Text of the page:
Question on identifiers in extended CAN

can any one plz tell me the average number of identifiers used in extended CAN which has 29 bit identifier..?? well definitely it depends on the application .. but on an average at least if any one can give me a percentage of identifiers left unused with some reference of article/book... that would be very helpful... if id=29 bit

posiible value =2^29 =536780912

if we want we can use all values but is there any application which requires shuch an extensive set of identifiers..? if yes .. what is it? if no .. what is the number of identifiers generally left unused?

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Due to the limited maximum data packet size (and other reasons) many higher level protocols built on CAN use some of the bits in the identifier to describe aspects of the data. In addition many protocols reserve blocks of identifiers for specific purposes so that although not every combination is used it is still helpful to have plenty of bits in the identifier. Why do you want to know the % of unused identifiers - I have seen some pretty weird CAN metrics but that's a new one for me.

Michael Kellett

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I'm with Michael on this in being completely puzzled why you think knowing such a number would help you in any way.

The only generic answer would be "However many the application can make good use of". It's easy to imagine a protocol that uses all 29 bits of the ID for useful purposes. In a prior project I worked on, we were at

24 bits, and could have made pretty good use of the remaining 5 in retrospect.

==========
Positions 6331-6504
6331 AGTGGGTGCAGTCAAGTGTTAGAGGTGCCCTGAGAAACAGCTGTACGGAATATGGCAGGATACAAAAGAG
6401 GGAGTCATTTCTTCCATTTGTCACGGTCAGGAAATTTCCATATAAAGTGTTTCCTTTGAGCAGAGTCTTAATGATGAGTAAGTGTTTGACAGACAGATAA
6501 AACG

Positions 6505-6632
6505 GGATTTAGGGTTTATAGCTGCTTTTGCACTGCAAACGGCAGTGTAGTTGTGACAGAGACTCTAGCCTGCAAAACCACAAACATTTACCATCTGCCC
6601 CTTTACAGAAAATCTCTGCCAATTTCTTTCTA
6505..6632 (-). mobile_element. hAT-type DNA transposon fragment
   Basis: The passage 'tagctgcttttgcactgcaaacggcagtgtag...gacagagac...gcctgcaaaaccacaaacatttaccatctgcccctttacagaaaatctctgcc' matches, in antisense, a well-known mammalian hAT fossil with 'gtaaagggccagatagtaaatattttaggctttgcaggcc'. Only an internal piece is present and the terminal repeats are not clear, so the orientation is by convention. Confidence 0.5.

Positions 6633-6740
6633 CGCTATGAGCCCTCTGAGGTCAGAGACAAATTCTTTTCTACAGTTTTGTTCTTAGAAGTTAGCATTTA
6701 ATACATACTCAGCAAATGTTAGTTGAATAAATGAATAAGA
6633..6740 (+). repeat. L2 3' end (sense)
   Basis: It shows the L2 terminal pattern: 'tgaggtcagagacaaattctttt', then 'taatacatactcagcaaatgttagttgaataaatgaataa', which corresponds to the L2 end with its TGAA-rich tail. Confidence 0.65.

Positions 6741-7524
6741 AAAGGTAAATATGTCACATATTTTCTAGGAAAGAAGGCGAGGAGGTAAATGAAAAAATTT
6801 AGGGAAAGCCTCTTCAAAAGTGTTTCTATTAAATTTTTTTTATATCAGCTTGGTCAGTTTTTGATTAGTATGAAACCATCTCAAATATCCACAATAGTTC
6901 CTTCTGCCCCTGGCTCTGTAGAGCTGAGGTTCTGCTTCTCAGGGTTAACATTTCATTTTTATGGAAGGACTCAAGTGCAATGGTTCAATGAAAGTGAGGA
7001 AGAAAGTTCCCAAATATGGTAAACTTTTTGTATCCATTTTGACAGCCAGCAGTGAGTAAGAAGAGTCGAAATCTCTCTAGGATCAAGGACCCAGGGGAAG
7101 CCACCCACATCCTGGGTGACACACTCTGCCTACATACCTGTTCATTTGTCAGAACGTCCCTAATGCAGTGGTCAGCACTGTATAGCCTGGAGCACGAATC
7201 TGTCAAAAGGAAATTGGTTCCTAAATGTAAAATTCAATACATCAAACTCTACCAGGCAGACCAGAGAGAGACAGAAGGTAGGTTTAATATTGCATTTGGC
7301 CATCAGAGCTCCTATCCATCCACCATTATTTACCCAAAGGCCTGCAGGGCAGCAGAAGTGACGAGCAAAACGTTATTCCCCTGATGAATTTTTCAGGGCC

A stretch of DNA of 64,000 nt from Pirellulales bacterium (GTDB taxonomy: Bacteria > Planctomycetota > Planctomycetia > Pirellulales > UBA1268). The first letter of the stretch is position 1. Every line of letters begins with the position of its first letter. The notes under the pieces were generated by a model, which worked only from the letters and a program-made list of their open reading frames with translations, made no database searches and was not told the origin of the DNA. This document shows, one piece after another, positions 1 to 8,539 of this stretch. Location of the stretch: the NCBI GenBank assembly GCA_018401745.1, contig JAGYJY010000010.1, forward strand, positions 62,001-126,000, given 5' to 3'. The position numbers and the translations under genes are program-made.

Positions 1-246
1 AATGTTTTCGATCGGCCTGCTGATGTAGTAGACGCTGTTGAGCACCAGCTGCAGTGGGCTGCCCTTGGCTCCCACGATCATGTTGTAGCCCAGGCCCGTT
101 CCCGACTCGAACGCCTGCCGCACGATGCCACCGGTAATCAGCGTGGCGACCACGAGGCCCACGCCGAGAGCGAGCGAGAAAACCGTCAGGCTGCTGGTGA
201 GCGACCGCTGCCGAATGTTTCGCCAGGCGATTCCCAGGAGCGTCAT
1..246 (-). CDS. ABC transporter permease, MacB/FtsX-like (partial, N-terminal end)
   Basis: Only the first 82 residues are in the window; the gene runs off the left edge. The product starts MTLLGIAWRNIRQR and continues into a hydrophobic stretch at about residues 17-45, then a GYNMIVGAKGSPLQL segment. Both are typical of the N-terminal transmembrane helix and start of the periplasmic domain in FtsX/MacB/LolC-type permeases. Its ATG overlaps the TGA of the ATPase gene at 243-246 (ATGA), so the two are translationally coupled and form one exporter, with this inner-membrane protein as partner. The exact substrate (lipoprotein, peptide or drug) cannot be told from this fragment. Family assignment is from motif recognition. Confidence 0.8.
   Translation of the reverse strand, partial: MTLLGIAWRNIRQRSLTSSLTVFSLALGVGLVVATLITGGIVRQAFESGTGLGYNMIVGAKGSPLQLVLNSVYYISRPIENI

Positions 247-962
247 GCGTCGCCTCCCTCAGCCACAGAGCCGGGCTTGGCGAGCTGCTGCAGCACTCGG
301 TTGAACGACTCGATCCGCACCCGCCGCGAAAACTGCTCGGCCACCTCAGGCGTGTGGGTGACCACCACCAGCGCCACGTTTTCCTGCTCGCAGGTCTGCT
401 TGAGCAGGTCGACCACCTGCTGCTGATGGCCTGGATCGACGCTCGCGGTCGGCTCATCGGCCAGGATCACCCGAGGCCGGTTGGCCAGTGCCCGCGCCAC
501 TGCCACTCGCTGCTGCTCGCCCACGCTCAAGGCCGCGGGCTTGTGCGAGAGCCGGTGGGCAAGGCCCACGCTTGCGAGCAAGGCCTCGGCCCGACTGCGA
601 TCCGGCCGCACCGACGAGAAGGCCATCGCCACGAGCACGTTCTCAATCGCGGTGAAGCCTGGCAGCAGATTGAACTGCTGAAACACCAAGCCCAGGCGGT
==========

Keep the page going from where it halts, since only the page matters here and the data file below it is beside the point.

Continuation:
Think of a CAN network with a lot of nodes, multiple physical buses, gateways and whatnot. We spent 8+8 bits on identifying the sending and receiving node of a message, 4 on flow control, 2 to identify the physical buses, 1 to distinguish two generally different modes of addressing (physical vs. functional), and 1 was reserved. The remaining

5 bits would have served a good purpose to either implement a rolling frame sequence counter, or identify the command contained in the data part.

I would expect most protocols to be defined based on meanings of individual bits in the ID, not on counting different ID values.

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Hans-Bernhard Bröker

Thank you Michael and Hans for replying.

I am a newbie in CAN and just wanted to clarify the necessity of 29 bit identifier .. fas i intend to come up with a information security model for CAN (with out any higher layer protocol) where in i have planned to split the 29 bit identifier in to multiple fields (as usually done in higher layer protocols). to justify my decision for allocating the number of bits for identifier i required that data ... if any one could even say how the project of adding a information security model to CAN sounds like...??

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